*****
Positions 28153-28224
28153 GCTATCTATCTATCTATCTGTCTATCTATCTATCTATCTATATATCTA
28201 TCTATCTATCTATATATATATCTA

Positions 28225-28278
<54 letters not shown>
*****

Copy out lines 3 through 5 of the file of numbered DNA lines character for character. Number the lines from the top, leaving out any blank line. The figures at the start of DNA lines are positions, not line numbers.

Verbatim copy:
28201 TCTATCTATCTATATATATATCTA

Positions 28225-28278
<54 letters not shown>